A post shared by Renae Morehead (@mrsopusreads) on

The Late Show, by Michael Connelly//This was a basic police procedural, which I like. I liked reading it; I liked the detective. I’d read another one in the series (or I wouldn’t need to; either way is cool).//⭐️⭐️⭐️//#mrsopusreads2018

A post shared by Renae Morehead (@mrsopusreads) on

Dear Ijeawele, or a Feminist Manifesto in Fifteen Suggestions, by Chimamanda Ngozi Adichie//This gem is only 64 pages long and is written as a letter to a close friend. It offers advice to Ijeawele on how to raise her newborn daughter as a feminist. I love that this was asked-for advice that Adichie offered before she was a mother herself and that she read it after her own daughter was born and said, “yeah, these are good; I want to keep them in mind for my daughter as well.”//⭐️⭐️⭐️💫//#mrsopusreads2018

A post shared by Renae Morehead (@mrsopusreads) on

A Wrinkle in Time, by Madeleine L’Engle//I gave Simon a box set of the Wrinkle in Time Quintet for Christmas and encouraged him to read at least A Wrinkle in Time before the movie came out. He and I ended up reading the book out loud together, taking turns page by page or paragraph by paragraph. Reading a book I love snuggled close to my ten-year-old = pure bliss. We saw the movie together too, and while it was enjoyable on its own, we both thought the book was soooo much better. Don’t settle for the movie.//⭐️⭐️⭐️⭐️⭐️//#mrsopusreads2018

A post shared by Renae Morehead (@mrsopusreads) on

Bluebird, Bluebird, by Attica Locke//When I first picked up this novel, I was reading several books at once, but this one quickly became the one I kept returning to, the one I couldn’t put down. I feel like this book is hard to categorize: the cover copy calls it a “powerful thriller” (a Texas Ranger investigates two murders in an East Texas town), but it wasn’t necessarily wanting to know what happened or solving the mystery that made me unable to stop reading. While Darren Matthews was smart and troubled in all the usual ways of the smart-but-troubled protagonists in this genre, he was so well-written and layered that he avoided becoming the cliche. Instead of being merely backstory, Matthews’s ambivalence about growing up black in Texas and returning after law school with a sense of home and duty was central to the book, not because it was essential to the plot, but because it took the book to a deeper level. I would characterize this as literary fiction—character before plot. This book was perceptive and thought-provoking and unsettling and definitely one of my favorites of the year so far.//⭐️⭐️⭐️⭐️⭐️//#mrsopusreads2018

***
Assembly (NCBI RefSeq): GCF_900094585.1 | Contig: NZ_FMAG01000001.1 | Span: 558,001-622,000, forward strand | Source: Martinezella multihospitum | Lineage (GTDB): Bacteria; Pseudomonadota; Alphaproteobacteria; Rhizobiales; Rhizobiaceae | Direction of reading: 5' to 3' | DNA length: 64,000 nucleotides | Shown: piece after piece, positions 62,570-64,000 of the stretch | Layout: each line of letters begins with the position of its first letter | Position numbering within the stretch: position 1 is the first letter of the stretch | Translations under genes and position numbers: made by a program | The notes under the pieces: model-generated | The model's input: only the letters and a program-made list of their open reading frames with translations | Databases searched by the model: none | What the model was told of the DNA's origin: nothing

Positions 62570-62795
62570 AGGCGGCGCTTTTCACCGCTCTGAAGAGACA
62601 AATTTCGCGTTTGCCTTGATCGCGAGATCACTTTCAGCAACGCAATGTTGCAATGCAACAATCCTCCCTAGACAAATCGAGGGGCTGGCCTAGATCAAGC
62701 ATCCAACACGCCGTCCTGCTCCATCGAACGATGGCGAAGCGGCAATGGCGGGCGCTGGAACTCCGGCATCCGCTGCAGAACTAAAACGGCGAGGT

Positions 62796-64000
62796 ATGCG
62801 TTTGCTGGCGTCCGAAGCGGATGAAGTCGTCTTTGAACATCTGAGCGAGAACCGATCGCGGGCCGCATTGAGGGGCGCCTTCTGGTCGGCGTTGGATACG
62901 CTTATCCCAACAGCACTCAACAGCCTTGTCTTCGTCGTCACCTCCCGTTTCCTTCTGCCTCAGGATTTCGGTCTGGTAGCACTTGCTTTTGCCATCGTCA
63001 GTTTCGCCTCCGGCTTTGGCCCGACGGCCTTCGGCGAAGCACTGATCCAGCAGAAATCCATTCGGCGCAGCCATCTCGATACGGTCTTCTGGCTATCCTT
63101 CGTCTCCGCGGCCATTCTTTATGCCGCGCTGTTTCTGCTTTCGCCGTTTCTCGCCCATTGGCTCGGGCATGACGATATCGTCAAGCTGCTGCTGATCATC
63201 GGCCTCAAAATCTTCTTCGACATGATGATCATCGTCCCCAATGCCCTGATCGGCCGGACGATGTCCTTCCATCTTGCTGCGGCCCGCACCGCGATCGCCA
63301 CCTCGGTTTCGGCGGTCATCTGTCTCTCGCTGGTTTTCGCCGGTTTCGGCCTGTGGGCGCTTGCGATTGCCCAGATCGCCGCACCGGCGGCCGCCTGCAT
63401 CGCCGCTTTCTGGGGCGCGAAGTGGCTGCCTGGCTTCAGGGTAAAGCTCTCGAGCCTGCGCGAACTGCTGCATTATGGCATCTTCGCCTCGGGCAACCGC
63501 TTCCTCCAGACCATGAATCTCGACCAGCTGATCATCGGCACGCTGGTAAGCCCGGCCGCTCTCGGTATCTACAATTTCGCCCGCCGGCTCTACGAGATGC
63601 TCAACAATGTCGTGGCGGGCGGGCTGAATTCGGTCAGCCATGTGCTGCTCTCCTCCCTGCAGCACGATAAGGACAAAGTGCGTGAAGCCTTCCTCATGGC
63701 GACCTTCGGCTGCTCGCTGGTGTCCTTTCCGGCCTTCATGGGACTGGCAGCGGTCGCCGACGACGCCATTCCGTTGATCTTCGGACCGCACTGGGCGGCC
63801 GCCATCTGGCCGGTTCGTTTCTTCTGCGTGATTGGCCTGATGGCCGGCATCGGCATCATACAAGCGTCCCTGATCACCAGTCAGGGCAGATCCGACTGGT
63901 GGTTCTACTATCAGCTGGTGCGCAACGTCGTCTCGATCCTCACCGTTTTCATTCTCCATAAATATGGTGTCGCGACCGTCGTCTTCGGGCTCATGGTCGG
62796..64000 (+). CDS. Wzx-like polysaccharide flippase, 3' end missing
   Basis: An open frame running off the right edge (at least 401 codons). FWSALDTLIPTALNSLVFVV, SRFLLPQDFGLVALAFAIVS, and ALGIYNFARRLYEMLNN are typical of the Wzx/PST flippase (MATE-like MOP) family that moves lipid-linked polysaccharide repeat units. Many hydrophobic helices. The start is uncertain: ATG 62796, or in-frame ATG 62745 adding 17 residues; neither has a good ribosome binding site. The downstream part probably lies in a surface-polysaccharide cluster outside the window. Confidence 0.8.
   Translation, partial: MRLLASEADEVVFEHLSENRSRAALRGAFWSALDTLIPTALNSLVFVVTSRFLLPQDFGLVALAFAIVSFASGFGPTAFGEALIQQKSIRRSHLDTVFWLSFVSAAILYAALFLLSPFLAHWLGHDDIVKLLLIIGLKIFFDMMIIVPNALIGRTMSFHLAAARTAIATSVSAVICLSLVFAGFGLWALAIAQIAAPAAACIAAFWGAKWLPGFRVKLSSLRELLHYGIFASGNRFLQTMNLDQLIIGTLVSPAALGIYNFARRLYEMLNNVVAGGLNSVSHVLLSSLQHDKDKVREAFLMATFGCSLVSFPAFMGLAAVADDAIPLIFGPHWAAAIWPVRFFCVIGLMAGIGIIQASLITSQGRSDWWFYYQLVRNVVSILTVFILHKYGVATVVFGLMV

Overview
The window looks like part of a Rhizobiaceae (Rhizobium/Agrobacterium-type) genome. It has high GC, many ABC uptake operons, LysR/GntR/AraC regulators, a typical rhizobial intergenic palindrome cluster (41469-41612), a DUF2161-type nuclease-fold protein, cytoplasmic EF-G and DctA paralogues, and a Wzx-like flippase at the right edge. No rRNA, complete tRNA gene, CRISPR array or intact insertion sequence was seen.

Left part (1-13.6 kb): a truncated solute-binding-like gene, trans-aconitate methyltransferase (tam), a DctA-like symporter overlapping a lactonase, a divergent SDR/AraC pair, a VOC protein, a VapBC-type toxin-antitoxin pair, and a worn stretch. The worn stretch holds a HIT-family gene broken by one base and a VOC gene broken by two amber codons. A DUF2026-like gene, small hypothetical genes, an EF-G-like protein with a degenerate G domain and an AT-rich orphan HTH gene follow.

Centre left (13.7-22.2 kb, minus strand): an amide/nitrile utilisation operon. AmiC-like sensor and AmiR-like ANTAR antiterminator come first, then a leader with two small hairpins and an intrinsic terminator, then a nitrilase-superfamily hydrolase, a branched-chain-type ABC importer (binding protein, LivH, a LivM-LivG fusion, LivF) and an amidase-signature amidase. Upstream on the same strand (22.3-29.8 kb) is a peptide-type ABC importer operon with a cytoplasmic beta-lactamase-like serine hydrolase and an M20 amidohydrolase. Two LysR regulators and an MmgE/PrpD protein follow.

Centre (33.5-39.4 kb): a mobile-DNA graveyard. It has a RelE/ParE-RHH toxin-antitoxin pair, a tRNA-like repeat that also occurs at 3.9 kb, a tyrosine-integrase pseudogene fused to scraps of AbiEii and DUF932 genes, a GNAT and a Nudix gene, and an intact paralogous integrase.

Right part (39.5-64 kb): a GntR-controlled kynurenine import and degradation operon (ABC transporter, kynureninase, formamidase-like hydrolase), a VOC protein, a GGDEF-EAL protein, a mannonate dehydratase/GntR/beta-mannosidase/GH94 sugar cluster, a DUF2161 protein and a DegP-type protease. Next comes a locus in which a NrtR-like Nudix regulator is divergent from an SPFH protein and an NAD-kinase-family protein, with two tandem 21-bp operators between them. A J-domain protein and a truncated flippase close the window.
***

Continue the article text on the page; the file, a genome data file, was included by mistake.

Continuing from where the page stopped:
A post shared by Renae Morehead (@mrsopusreads) on

The Great Alone, by Kristin Hannah//I really enjoyed reading this book; even at more than 400 pages, I finished in just a few days. I wouldn’t describe it as a page turner as much as say it went down easy. The setting of a remote Alaskan village in the 1970s and the characters that filled this story were the best part of the book. If I think about it too hard, it unravels for me (the hard-but-good living in the first half is a bit too romantic and the plot goes off the rails in the last third), but I don’t want to pick this book apart because, like I said, I really enjoyed reading it.//⭐️⭐️⭐️💫//#mrsopusreads2018

A post shared by Renae Morehead (@mrsopusreads) on

The Immortal Life of Henrietta Lacks, by Rebecca Skloot//I was intrigued by how this book came about—the author learned about HeLa cells in a biology class when she was sixteen and became consumed with telling the story of Henrietta Lacks. HeLa cells are used extensively in scientific research and are derived from cervical cancer cells taken from Henrietta Lacks (without her knowledge or consent) before she died. Skloot explains the significance of the famous cell line as well as the many ethical issues surrounding human cell and tissue research. She also recounts her relationship with Lacks’s surviving children and their confusion about exactly what it meant for their mother’s cells to be immortal and about their continued stake in her cells being distributed and used worldwide. I would have maybe preferred a long form article rather than a full-length book. It was fine; i just found the concept much more interesting than the fine points.//⭐️⭐️⭐️//#mrsopusreads2018

A post shared by Renae Morehead (@mrsopusreads) on

0 Comments